When just starting out a veg garden, you will make a lot of mistakes, don’t worry, it’s a natural part of gardening.
As someone commented on one of my posts, gardening is a process of a lot of trial and error.
This article is here to help you avoid some of the more common mistakes people make when just starting out. So with no further ado, let’s get stuck in.
1. Planting Crops You Dont Like
This is the number one mistake new growers make, and some experienced ones still do too!
I must admit that I made this mistake when starting out.
I grew courgettes (zucchinis for any Americans out there), and no one in my family likes them at all.
And if you have ever grown courgettes before, you will know they are incredibly productive. Before we knew it, we were drowning in courgettes that no one wanted to eat.
One of the best ways to stay interested in veg growing is to grow crops you love, crops that get you excited about harvesting them.
Don’t feel pressured into growing something just because every one else does or because so and so told you it’s a good plant to start with.
If your not excited about eating what you grow, then you are going to lose interest fast.
2. Giving Up Too Soon
I see people make this mistake all the time, particularly at the allotment.
They start with all the enthusiasm in the world, make great progress and then give up. It’s really sad to see.
The simple truth is that a lot of the work you put in at first, you won’t really notice until your second year.
The longer you do it, the easier it gets.
It’s easy to get disheartened when crops fail, or weeds start coming back that you thought you’d cleared. But over time, these jobs get easier and easier.
3. Starting Seeds Too Early
I still do this all the time. I get excited and carried away as soon as Christmas is over, and I get the itch to start planting.
But often, it is a lot better to wait. Unless you have the room to grow indoors and keep planting your seedlings on then all this effort will be wasted.
The plants you started too early will either grow leggy (thin and tall) and be poor producers, or they will die as soon as you plant them out.
Often with gardening, patience is a virtue.
4. Planting Out Too Early
Knowing when is the right time to move seedlings outside is something I think you only learn with experience.
This means you are bound to move some out too early and some too late. particularly as a new gardener.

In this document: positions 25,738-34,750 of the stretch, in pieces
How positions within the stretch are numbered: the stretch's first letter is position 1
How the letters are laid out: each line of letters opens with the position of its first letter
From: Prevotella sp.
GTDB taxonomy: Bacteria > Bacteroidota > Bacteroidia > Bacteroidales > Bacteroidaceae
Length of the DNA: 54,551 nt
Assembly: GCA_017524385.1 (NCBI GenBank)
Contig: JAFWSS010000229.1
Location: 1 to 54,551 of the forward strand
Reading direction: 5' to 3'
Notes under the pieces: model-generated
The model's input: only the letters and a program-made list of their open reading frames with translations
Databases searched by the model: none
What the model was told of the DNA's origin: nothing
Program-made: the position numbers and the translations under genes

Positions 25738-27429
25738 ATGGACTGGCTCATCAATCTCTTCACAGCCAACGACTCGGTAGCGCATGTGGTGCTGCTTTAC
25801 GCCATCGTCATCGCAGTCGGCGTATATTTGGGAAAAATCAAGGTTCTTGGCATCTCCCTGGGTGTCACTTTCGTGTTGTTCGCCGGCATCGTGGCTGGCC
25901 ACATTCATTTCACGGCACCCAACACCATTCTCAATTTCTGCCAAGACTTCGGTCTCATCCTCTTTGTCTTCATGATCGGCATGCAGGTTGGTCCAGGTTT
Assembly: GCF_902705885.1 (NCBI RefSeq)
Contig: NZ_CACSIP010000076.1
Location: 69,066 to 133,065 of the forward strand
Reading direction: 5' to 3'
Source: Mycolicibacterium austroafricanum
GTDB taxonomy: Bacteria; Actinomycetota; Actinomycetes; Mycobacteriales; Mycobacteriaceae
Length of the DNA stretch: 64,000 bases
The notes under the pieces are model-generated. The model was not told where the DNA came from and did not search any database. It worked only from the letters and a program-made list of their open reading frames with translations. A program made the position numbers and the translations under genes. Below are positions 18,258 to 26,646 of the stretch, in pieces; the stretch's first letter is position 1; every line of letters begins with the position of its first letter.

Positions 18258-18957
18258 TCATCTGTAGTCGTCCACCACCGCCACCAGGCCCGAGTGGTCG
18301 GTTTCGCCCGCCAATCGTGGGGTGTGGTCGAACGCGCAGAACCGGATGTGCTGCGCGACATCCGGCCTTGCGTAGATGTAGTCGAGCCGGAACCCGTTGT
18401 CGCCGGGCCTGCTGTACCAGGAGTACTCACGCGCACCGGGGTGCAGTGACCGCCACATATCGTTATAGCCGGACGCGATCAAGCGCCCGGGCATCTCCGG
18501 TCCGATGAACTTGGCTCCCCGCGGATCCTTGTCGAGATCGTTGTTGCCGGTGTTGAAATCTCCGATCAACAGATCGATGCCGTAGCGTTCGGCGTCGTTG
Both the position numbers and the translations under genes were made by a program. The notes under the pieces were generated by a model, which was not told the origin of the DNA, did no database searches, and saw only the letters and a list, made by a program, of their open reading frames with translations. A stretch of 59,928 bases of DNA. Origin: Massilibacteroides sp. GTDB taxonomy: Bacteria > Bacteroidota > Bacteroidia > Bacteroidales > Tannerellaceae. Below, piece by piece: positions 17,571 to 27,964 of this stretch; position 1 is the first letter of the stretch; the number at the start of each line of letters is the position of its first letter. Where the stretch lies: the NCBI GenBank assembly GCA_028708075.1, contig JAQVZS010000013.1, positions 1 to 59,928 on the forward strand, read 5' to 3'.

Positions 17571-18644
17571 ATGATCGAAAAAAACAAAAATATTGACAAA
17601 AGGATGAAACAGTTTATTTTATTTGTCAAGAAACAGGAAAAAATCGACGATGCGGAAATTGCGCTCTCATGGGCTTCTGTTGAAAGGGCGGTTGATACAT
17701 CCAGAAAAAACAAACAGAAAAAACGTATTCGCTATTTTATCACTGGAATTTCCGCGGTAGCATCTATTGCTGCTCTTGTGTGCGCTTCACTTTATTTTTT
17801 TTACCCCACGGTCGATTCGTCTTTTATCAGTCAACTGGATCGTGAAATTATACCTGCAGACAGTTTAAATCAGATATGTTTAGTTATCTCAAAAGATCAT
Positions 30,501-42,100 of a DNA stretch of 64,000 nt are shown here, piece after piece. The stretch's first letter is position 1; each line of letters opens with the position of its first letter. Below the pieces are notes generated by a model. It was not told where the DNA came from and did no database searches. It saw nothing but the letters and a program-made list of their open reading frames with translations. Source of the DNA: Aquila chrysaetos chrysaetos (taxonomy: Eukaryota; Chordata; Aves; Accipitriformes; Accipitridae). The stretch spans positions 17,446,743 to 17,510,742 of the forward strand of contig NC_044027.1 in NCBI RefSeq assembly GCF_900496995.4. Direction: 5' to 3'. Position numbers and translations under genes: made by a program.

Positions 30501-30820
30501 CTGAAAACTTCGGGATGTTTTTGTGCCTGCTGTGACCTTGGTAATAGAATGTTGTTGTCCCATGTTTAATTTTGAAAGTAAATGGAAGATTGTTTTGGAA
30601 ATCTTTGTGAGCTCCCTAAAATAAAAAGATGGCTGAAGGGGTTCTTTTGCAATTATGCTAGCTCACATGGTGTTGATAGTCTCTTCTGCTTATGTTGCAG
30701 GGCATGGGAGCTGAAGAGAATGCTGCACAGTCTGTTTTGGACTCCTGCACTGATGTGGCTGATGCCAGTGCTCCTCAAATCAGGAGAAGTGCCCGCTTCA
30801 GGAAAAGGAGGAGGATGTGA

The best thing you can do is move plants out gradually, starting with just a few hours at a time.
This process is called hardening off, and it helps plants acclimatise to colder conditions.
You will still get caught out by a late frost every once in a while though, it’s just one of those things that happens to gardeners.
5. Planting Too Much
Everyone makes this mistake at first, the more the merrier right?
When it comes to growing veg, this is often wrong. Many crops don’t like being overcrowded and will produce really poor harvests when they are planted too close together.
Thats on top of the fact that closely planted crops often attract pests, which you don’t notice because of how close they are planted and also fungal diseases love crowded spots.
So space your plants out, particularly at first, and give them room to grow.
It’s easy to get carried away and overwater your crops thinking you are doing the right thing.
Knowing how much to water is something you get better with over time.
Some tips are ensuring plants have water but are not sitting in water. Scrape away the top layer of soil with your hand to check if it is wet underneath.
Often the surface may look dry but underneath there is plenty of moisture and you don’t need to water just yet.
7. Not Planning
Planning your veg garden makes it much more productive, but it isn’t easy to do correctly, especially as a new grower.
It’s not something I am particularly good at still, and tend to go by gut rather than a solid plan.
This seems to work okay for me, but a well-planned vegetable garden is much easier to manage.
So if you are struggling, then maybe plan out some crops you want to grow and then figure out where everything is going to go.
This can help you form a list of jobs you need to do, keeping you on track.
8. Not Watering Enough
Just as overwatering is easy to do, so is underwatering. Watering is an ongoing juggling act.
The first signs of underwatering are drooping and wilting like the tomato above.
These can also be signs of pests and diseases, so if you water and the plant doesn’t get better, then there might be something more sinister at play.
9. Not Properly Weeding
Weeding can feel like a never-ending job, particularly at first.
But do it right, and the problem will reduce over time.
One easy way is to smother weeds and kill them off rather than pulling them all up.
I do this by laying down layer upon layer of cardboard before covering it with compost to create new beds.
Some people like to lay down a plastic sheet over an area and leave it for a year to kill off everything underneath.
These are essentially the basic principles of no-dig gardening (no-till in America), something I am a big fan of.
Find out how I went about starting my new allotment plot here, using these methods.
10. Letting Pests Take Over
Pests can quickly take over a veg patch when not addressed.
Keep an eye out for signs of pests. Unhealthy-looking plants are your first sign, and then learn what to do about it.
There is so much information online that it can get overwhelming so I like to do it on a plant-by-plant basis when I notice a problem.
I find this is a great way to learn about the different pests without getting overwhelmed. Yes, you will lose crops this way, but I think it is a better way to grow as a gardener.
And that completes this list, I hope you found it helpful.
If there is anything else you would like to learn or if you have some tips of your own then let me know in the comments below!